Mr. Zuckerberg also addressed the criticism that his company's acquisitions of Instagram and WhatsApp hindered competition, with some arguing that they should be unwound. Mr. Zuckerberg said that the two units blossomed under Facebook's umbrella and that it is wrong to assume they would have had the same level of success on their own.
"Yes, some mergers can be bad for innovation," he said. "These weren't."
Mr. Zuckerberg outlined steps Facebook has taken to protect online discourse around elections, define reasonable boundaries for public debate and give users control over their data and experience on the platform.
Since the 2016 U.S. election, he said, Facebook and other platforms have done a better job of preventing foreign interference.
"The results have been a lot cleaner online," he said, though that conclusion has been disputed by civil-society groups monitoring recent elections in India, Europe and Brazil.
Mr. Zuckerberg said he thought the Honest Ads Act would be a "good floor" for regulation.
Mr. Zuckerberg said that he believed Facebook was already doing most of what would be required by the act, which would mandate internet advertising platforms make reasonable efforts to prevent foreign election advertising and increase disclosure regarding what political ads are bought.
Last year, Facebook unveiled an archive for political ads purchased on the platform with some details about the buyers.
Mr. Zuckerberg said Facebook is currently evaluating its policy on "deep fakes" or videos that have been digitally manipulated in misleading ways. Last month, House Speaker Nancy Pelosi (D., Calif.) slammed Facebook for refusing to take down a doctored video of her that was slowed down to make her appear to slur her words.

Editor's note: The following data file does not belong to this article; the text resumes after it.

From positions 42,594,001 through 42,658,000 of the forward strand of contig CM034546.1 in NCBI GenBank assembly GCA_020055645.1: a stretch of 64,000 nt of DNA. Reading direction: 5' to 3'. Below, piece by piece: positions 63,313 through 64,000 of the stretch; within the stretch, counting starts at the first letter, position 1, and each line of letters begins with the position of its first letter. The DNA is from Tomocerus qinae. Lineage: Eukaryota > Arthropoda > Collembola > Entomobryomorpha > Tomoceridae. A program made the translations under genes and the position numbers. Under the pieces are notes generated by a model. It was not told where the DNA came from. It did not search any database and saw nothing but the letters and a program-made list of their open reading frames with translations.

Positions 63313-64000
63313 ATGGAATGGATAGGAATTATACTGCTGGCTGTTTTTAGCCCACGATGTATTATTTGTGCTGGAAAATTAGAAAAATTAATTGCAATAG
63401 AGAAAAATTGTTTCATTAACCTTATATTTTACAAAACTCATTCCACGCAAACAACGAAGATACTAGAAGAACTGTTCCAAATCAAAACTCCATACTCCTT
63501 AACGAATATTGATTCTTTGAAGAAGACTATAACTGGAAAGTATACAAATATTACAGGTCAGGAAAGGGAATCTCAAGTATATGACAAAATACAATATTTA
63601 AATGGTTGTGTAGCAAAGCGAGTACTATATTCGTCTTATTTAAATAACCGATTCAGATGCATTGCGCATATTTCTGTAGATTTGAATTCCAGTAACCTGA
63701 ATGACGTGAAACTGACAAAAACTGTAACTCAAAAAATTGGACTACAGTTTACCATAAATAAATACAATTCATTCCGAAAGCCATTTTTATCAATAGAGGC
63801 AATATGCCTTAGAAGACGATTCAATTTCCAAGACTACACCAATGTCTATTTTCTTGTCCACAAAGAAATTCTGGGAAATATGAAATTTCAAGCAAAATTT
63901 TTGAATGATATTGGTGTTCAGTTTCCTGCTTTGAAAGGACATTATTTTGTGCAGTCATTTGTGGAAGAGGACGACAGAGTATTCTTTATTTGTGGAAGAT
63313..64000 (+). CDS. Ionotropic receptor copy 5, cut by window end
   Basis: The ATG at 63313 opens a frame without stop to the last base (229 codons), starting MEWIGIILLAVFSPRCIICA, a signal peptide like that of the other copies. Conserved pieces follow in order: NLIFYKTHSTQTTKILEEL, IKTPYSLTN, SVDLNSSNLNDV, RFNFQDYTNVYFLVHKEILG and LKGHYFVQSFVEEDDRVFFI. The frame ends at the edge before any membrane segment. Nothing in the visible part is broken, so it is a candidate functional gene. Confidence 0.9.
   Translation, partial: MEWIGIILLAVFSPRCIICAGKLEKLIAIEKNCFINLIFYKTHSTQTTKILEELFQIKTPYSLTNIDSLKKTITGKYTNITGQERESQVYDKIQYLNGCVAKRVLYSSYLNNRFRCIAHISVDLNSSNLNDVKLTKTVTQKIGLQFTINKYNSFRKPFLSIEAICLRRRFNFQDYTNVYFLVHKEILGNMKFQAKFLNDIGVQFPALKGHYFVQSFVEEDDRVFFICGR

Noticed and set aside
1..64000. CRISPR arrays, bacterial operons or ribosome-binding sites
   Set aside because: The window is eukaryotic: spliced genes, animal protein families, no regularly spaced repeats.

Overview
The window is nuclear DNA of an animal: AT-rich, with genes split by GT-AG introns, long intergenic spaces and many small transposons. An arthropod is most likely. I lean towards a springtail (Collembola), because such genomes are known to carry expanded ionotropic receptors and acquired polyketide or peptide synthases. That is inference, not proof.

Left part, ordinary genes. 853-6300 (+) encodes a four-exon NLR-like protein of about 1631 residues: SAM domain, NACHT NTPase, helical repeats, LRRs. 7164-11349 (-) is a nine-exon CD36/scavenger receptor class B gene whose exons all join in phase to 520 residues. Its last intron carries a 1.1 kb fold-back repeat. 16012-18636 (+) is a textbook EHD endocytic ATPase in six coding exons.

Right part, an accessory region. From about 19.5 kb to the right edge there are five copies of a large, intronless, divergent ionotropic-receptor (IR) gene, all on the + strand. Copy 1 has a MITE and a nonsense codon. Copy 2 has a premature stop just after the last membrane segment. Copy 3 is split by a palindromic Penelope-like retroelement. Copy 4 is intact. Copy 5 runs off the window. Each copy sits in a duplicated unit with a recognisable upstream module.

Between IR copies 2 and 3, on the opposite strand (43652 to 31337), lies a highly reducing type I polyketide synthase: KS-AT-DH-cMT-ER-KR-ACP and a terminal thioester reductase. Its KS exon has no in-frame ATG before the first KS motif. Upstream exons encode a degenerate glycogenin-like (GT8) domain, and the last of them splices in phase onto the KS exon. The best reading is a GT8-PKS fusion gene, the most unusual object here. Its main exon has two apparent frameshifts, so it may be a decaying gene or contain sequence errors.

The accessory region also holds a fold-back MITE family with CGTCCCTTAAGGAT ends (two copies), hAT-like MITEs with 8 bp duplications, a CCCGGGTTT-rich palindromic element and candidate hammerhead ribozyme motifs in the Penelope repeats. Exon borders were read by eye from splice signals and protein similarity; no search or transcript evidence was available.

Mr. Zuckerberg said it was an execution mistake by the company not to act quicker to stop the video from spreading.
Mr. Zuckerberg said Facebook needed to develop rules precise enough to be followed by its army of content moderators.
"I think that we need to make sure that we define what a deep fake is very clearly," he said, noting that he doesn't believe the company should be in the business of stopping people from sharing among friends any information that turned out to be false.
Those issues are likely to be discussed at a summit announced by the White House shortly after President Trump said in an interview on Fox Business Network that online giants such as Google and Facebook are "trying to rig the election," while Twitter is making it harder for users to follow him.
The administration moves appear to suggest that the White House and its Republican allies will make alleged anticonservative bias a major issue heading into the 2020 election, as they did in 2018. The companies generally have denied accusations that they try to suppress conservative speech online.
Write to Deepa Seetharaman at Deepa.Seetharaman@wsj.com
(END) Dow Jones Newswires
June 26, 2019 20:09 ET (00:09 GMT)